- Liaisons to the Task Force— Many of the nation’s leading health practice and research agencies and organizations hold official Liaison status with the Community Preventive Services Task Force (Task Force). They participate in Task Force meetings; serve on systematic review teams; represent the views, concerns, and needs of their organizations and constituents; and disseminate findings to their members and constituents.
- CDC. The Health Consequences of Smoking: A Report of the Surgeon General. Atlanta: U.S. Department of Health and Human Services, Centers for Disease Control and Prevention, National Center for Chronic Disease Prevention and Health Promotion, Office on Smoking and Health, 2004 [accessed 2013 June 25].
- CDC. The Health Consequences of Involuntary Exposure to Tobacco Smoke: A Report of the Surgeon General. Atlanta, GA: U.S. Department of Health and Human Services, Centers for Disease Control and Prevention, Coordinating Center for Health Promotion, National Center for Chronic Disease Prevention and Health Promotion, Office on Smoking and Health, 2006.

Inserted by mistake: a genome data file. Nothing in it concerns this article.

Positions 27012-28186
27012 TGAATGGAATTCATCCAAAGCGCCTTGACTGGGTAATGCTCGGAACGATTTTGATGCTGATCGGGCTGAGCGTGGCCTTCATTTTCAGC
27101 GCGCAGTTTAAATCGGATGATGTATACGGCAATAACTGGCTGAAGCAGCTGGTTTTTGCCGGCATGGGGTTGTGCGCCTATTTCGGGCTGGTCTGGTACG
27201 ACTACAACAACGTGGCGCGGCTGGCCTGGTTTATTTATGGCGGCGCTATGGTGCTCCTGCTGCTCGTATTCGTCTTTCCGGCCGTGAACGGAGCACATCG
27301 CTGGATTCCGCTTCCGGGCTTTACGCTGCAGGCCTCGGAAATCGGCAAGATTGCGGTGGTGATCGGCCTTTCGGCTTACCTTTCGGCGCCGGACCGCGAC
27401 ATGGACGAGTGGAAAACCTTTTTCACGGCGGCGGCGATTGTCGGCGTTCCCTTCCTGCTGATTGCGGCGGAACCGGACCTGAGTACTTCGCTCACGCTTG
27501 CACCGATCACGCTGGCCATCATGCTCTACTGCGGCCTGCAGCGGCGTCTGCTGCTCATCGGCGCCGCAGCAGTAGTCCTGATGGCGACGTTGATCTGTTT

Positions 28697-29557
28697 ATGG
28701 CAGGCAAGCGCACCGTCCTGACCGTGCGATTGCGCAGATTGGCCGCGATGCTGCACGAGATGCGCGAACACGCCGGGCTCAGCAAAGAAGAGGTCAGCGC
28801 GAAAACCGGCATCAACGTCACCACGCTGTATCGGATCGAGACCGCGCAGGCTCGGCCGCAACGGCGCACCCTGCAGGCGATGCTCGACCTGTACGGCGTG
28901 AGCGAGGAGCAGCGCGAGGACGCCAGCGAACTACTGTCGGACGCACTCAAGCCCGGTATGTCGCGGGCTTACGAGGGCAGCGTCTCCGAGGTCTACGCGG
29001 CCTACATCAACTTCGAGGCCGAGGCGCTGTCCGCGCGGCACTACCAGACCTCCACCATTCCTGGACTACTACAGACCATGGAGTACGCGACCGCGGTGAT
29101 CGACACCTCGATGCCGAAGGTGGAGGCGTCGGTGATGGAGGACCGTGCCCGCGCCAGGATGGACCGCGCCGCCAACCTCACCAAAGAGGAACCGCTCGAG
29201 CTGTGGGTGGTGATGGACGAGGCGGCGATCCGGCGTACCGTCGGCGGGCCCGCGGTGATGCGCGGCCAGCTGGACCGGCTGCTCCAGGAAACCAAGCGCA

- CDC. The Health Consequences of Smoking—50 Years of Progress. A Report of the Surgeon General. Atlanta, GA: U.S. Department of Health and Human Services, Centers for Disease Control and Prevention, National Center for Chronic Disease Prevention and Health Promotion, Office on Smoking and Health, 2014.
- CDC. State-Specific Smoking-Attributable Mortality and Years of Potential Life Lost --- United States, 2000--2004 MMWR, 2009, 58(2);29-33.
- CDC. Vital Signs: Nonsmokers' Exposure to Secondhand Smoke—United States, 1999–2008. Morbidity and Mortality Weekly Report 2010;59(35):1141–6 [accessed 2014 Oct 9].
- National Cancer Institute. Cigars: Health Effects and Trends [PDF–2.93 MB]. Smoking and Tobacco Control Monograph No. 9. Bethesda (MD): U.S. Department of Health and Human Services, National Institutes of Health, National Cancer Institute, 1998. [accessed 2013 June 25].
- World Health Organization. Smokeless Tobacco and Some Tobacco-Specific N-Nitrosamines [PDF–3.18 MB]. International Agency for Research on Cancer Monographs on the Evaluation of Carcinogenic Risks to Humans Vol. 89. Lyon, (France): World Health Organization, International Agency for Research on Cancer, 2007 [accessed 2013 June 25].